Cover yourself in the blanket you packed in your kit and change into your extra clothes if you are wet, and keep your arms, legs, hands, feet, fingers and toes moving to keep your circulation going. Frostbite is a very real and dangerous situation when stranded in the winter.

Advice, how-to guides, and car care information featured on AutoZone.com and AutoZone Advice & How-To’s are presented as helpful resources for general maintenance and automotive repairs from a general perspective only and should be used at your own risk. Information is accurate and true to the best of AutoZone’s knowledge, however, there may be omissions, errors or mistakes.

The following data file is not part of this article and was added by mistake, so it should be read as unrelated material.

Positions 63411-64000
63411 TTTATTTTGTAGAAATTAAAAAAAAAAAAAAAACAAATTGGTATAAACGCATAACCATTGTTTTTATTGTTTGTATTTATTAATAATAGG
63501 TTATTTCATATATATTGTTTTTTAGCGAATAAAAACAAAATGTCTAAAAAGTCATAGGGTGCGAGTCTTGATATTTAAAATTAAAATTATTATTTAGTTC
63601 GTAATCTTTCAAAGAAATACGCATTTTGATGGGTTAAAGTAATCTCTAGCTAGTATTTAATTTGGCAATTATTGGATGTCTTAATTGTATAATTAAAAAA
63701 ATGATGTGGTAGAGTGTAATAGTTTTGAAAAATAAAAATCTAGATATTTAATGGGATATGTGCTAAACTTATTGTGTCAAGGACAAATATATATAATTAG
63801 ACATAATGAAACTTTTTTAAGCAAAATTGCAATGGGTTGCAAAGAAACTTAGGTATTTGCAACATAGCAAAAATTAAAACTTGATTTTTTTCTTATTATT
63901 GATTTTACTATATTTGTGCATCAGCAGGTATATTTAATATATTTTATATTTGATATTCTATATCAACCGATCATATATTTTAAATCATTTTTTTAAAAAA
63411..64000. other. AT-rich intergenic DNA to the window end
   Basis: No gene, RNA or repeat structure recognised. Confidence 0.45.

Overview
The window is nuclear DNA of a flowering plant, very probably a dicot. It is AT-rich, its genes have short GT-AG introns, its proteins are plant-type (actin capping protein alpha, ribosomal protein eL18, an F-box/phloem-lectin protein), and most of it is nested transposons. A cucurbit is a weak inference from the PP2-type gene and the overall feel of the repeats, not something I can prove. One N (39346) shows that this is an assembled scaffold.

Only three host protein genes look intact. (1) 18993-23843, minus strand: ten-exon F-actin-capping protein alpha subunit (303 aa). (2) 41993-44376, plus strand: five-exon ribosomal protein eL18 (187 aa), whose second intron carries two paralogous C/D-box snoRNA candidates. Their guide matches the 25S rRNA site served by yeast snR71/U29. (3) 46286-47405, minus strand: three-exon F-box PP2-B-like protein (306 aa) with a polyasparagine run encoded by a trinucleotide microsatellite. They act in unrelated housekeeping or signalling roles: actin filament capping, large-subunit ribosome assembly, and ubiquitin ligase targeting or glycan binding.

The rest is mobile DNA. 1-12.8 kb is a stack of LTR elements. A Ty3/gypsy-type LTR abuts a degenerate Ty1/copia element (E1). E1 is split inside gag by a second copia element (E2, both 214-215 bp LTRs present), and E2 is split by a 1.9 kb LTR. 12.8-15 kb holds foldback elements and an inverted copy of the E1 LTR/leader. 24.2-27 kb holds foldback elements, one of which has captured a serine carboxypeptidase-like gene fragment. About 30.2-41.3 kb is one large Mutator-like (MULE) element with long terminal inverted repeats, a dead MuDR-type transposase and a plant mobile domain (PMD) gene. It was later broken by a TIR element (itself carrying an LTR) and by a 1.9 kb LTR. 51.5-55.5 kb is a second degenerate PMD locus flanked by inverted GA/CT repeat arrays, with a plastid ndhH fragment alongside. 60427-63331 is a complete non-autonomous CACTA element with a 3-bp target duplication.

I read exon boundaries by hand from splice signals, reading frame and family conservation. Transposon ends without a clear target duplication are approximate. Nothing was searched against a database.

Be sure to consult your owner’s manual, a repair guide, an AutoZoner at a store near you, or a licensed, professional mechanic for vehicle-specific repair information. Refer to the service manual for specific diagnostic, repair and tool information for your particular vehicle. Always chock your wheels prior to lifting a vehicle. Always disconnect the negative battery cable before servicing an electrical application on the vehicle to protect its electrical circuits in the event that a wire is accidentally pierced or grounded. Use caution when working with automotive batteries. Sulfuric acid is caustic and can burn clothing and skin or cause blindness. Always wear gloves and safety glasses and other personal protection equipment, and work in a well-ventilated area. Should electrolyte get on your body or clothing, neutralize it immediately with a solution of baking soda and water. Do not wear ties or loose clothing when working on your vehicle.